Israel-Gaza crisis: Gaza ceasefire extended despite three rockets being fired at Israel
Tel Aviv and Hamas agree to a new cessation for at least 72 hours after intense talks in Egypt
Donald Macintyre writes political sketches for The Independent, having been Jerusalem correspondent since 2004, covering Israel and the Occupied Territories, as well as travelling for the paper to Iraq, Turkey, Jordan, Libya and Egypt. As Political Editor and then Chief Political Commentator, he previously covered the John Major and early Tony Blair era. He has written for the Daily Express, Sunday Times, Times and Sunday Telegraph, and Sunday Correspondent. He is the author of Mandelson and the Making of New Labour (2000).
Beit Lahiya, Gaza
Wednesday 13 August 2014
A deal between Israel and Hamas to extend the temporary ceasefire by five days appeared in doubt late on Wednesday as Israeli forces hit targets in Gaza in response to earlier rocket attacks.
The extension of the truce was designed to allow more time for Egyptian mediators to bridge the continuing gap between the two sides on a possible agreement to end the 35-day Gaza war.
Three days of intense, if indirect, negotiations failed to achieve the hoped-for breakthrough that might have produced an end to the conflict, which has cost more than 1,900 Palestinian lives and caused the deaths of 66 Israelis, the large majority of them soldiers.
As the ceasefire came to an end at midnight local time, Palestinian and Egyptian officials claimed a new truce had been agreed.
“We have agreed on a cease-fire for five days,” said Azzam al-Ahmad, the head of the Palestinian delegation to the Cairo talks.
He noted that there had been “significant progress” on the long-term deal, but that disagreements remained over the wording regarding security arrangements, reconstruction efforts for the Gaza Strip and the permissible fishing area.
However, despite the negotiations, at least five rockets were fired into southern Israel without causing any casualties, according to Israeli officials.
And another rocket killed a child and wounded two others in Egypt near the border with Gaza. Sara Salama, 13, was killed and her eight-year-old brother Khaled and sister Rahaf, 2, were seriously hurt in the Egyptian town of el-Mattallah, close to the Palestinian border town of Rafah, security and medical sources said.
A spokesman for the Hamas movement, which is in power in Gaza, denied that it had fired any rockets.
An Israeli official told Barak Ravid, diplomatic correspondent for the Haaretz newspaper, that the Government had agreed to the five-day extension, but that the truce had been violated by the Palestinians and the Israeli Defence Forces had been ordered to retaliate.
The official said Israel was testing how serious Hamas was about the ceasefire.
Israel warplanes bombed several sites in northern Gaza early on Thursday, a few minutes after the new truce was supposed to have started. There were no immediate reports of casualties.
Israel also moved ground forces closer to Gaza and called up additional reservist troops, Israeli media reported. The military said its forces were “moved around on a routine basis” and would not elaborate.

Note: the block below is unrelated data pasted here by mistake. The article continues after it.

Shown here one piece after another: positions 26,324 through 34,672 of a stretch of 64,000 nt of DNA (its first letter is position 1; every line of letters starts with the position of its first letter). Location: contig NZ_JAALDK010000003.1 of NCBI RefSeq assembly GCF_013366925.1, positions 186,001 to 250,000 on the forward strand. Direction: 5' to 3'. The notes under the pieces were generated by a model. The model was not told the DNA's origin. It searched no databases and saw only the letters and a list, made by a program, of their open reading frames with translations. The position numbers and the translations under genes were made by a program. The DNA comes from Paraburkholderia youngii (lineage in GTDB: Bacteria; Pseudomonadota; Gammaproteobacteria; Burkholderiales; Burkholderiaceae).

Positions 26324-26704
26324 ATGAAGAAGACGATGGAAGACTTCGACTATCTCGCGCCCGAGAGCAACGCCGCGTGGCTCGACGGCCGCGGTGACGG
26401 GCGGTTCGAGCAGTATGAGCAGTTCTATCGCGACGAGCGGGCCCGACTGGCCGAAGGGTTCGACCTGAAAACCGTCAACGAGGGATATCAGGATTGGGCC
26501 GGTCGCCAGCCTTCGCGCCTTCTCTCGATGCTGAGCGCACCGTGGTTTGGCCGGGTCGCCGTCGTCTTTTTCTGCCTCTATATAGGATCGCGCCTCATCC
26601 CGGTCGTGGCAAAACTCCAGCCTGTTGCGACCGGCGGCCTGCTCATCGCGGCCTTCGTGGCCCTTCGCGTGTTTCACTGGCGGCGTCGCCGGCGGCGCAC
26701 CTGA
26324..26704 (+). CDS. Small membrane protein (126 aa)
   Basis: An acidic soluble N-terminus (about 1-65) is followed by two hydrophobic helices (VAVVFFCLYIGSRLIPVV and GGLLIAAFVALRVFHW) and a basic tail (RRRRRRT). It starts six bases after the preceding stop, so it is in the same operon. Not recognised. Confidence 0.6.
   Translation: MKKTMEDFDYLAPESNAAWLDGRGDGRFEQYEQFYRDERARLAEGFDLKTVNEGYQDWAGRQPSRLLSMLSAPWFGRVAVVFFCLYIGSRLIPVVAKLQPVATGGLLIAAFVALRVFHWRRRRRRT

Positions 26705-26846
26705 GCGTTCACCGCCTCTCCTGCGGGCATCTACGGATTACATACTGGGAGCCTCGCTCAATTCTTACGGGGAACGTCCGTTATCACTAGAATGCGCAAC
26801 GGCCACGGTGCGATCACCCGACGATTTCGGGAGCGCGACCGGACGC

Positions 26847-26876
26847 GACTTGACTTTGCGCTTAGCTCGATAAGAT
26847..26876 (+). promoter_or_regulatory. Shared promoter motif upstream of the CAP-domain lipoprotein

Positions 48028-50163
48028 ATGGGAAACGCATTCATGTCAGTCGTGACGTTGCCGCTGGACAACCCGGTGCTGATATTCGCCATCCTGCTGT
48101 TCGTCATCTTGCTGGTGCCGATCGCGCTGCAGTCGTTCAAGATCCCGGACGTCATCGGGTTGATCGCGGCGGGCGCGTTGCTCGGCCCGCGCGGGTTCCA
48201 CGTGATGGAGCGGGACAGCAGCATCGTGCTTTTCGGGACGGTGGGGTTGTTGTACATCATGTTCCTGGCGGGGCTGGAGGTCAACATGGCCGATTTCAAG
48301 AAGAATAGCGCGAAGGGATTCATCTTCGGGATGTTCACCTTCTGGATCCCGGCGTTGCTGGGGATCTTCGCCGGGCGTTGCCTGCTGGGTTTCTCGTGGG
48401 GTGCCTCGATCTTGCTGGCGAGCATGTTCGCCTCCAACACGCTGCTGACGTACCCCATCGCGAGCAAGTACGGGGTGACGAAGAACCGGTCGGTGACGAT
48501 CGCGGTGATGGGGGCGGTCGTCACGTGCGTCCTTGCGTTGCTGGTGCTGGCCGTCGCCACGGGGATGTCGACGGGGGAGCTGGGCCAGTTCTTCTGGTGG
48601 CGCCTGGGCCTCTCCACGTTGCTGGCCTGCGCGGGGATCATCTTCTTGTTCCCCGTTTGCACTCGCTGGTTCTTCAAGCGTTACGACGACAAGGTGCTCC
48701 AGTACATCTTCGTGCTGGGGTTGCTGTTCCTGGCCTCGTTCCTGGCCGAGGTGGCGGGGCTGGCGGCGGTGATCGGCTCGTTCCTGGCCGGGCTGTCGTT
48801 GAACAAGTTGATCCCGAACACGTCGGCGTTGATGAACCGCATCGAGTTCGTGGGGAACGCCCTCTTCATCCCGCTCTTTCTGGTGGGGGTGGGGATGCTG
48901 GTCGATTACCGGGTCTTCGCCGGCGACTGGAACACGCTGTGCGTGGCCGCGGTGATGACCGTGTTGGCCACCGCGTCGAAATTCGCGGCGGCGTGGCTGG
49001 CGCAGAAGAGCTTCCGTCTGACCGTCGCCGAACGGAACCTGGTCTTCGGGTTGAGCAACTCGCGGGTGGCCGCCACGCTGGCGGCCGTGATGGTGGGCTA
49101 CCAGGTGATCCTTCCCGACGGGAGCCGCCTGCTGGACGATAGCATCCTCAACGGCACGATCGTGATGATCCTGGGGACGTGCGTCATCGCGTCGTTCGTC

Israel's Major General Nitzan Alon said: “It is not clear what happens next, but one thing is clear: that the Israeli Defence Forces is vigilant and prepared to fight any enemy that will hurt Israeli citizens and threaten their safety.”
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Associated Press photographer Hatem Moussa holds his camera, in Gaza City (AP)
While the airstrikes on Gaza late on Wednesday did not appear to have killed anyone, the casualties continued with the deaths of four members of a local bomb-disposal team and two journalists - including an Italian working with the Associated Press.
They were killed as the sappers tried to defuse unexploded ordnance in Beit Lahiya. The team's task is especially dangerous because the members have no protective clothing or remote control and X-ray devices. Four other people, including AP photographer Hatem Moussa, were seriously injured.
Video: One journalist killed, one injured in ordnance blast
At Gaza City's Shifa Hospital, an eye-witness with shrapnel injuries, Yahya al Zani, 20, said he was waiting for a taxi when he saw the team about 20 metres away, including a man who was working on what appeared to be a tank shell.
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“Some other guys were photographing as they were trying to defuse it,” he said. “Then there was a big explosion and I saw five or six bodies.”
Mr Moussa, who has taken pictures for The Independent over the past decade - underwent abdominal surgery and was also being treated for leg and head injuries.
Simone Camilli pictured on Monday, 11 August in Beit Lahiya, Gaza Strip, where he died aged 35.
AP quoted the agency's chief producer in Gaza, Najib Jobain, as saying that Simone Camilli, the first foreign journalist to be killed in Gaza since the present conflict began, had recently turned down an assignment in Iraq.
“He was my brother. I have known him for almost 10 years. He was so happy to be with me working in Gaza,” Mr Jobain said.
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